1–10 ng

 

 500–1000 bp 

 

5–20 ng

 

2–20 ng

 

1000–2000 bp 

 

10–40 ng

 

5–40 ng

 

 >2000 bp 

 

20–50 ng

 

20–50 ng

 

Other template:

 

 

 

Single-stranded DNA 

 

25–50 ng

 

10–50 ng

 

Double-stranded DNA 

 

150–300 ng

 

50–300 ng

 

Cosmid, BAC 

 

0.5–1.0 μg

 

0.2–1.0 μg

 

Bacterial genomic DNA

 

 2–3 μg

 

 1–3 μg

 

* The BigDye™ XTerminator™ Purification Kit is intended to purify the DNA sequencing reaction after thermal cycling by sequestering cycle-sequencing reaction components such as salt ions, unincorporated dye terminators, and dNTPs, to prevent their co-injection with dye-labeled extension products into a capillary electrophoresis DNA analyzer. 

If, after using the recommended amount of template and primer, offscale data is still present, it may be necessary to further decrease the amount of template used in the sequencing reaction.

Our capillary electrophoresis systems allow the editing of the injection time. The injection time can be reduced and the sample can be re-injected. Depending on the signal intensity, the sample may also require serial dilution to reduce the signal. Please refer to the appropriate instrument user guide for instructions on editing the injection time.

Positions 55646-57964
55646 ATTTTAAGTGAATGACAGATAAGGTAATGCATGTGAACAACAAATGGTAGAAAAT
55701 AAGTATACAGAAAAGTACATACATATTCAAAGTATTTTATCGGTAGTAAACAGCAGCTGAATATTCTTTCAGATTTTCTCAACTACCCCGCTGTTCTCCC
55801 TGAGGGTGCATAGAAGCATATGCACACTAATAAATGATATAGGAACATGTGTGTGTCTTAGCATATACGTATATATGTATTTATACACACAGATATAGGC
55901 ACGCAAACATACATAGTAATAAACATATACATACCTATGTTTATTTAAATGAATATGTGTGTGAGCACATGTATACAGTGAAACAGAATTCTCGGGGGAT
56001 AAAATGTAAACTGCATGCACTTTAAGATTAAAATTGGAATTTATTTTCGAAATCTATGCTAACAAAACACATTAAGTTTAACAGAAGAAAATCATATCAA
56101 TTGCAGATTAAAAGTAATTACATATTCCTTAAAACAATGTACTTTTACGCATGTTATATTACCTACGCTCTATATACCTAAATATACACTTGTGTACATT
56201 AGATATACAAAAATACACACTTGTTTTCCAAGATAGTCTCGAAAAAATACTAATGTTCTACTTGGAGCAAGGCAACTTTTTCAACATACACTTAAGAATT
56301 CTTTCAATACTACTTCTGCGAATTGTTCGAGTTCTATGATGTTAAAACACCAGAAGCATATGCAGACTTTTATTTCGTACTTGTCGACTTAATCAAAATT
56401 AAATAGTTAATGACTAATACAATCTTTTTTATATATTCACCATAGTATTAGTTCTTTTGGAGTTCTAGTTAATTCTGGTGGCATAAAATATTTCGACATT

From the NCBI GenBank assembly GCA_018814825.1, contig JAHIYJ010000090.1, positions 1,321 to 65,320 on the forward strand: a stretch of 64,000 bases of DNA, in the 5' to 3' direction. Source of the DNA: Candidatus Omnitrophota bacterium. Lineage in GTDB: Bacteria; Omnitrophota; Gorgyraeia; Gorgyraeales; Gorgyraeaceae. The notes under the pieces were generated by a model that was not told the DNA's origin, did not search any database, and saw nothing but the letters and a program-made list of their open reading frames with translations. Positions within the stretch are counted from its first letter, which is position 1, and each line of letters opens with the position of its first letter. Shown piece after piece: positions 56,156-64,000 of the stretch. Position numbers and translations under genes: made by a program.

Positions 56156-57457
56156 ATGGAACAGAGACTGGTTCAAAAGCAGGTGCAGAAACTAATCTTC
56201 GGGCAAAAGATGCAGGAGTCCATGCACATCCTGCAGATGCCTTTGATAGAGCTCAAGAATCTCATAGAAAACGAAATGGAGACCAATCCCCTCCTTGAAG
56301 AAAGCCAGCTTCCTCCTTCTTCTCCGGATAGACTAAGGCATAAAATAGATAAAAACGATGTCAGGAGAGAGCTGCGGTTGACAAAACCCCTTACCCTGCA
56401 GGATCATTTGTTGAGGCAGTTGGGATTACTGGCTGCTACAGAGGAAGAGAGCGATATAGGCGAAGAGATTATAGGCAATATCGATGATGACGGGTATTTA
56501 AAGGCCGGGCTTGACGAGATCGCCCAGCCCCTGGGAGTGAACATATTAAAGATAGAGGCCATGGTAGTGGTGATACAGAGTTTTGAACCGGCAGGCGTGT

It is common to observe noisy data after a homopolymer repeat due to stutter. Stutter can occur during the PCR amplification or cycle sequencing and is due to polymerase slippage. If the stutter occurs during PCR, the use of anchored primer may help in the sequencing. Some customers have found that they can get past poly(A) regions using a mixture of oligo dT18 primers with either a C, A, or G as the 3’ terminal dinucleotide or 2-base anchors. Sequencing in both directions can also assist with obtaining sequencing before and after the homopolymer repeat.

Low signal intensity can be caused by many factors including thermal cycler malfunction (in the case of an entire plate failure), poor cleanup, and insufficient sequencing template quantity/quality.

  • Use the pGEM control and -21 M13 primer provided in the sequencing kit to isolate template quality/quality issues or sequencing reaction failure. Increasing template and primer in the sequencing reaction can improve signal if the DNA quality, PCR purification, and sequencing reaction purification steps have been performed properly. For amount of template DNA to use in the sequencing reaction, view this information
  • Check the quality of the template. If needed, prepare fresh DNA and repeat the reaction. You can visit our Plasmid DNA Purification Support Center page for tips on purification. In general, we would recommend that you:
    • Ensure that fresh, unexpired reagents are used in the sequencing workflow.
    • Check the thermal cycler, set the ramp rate to 1 degree C/second, use correct thermal cycling parameters and check the thermal cycler calibration.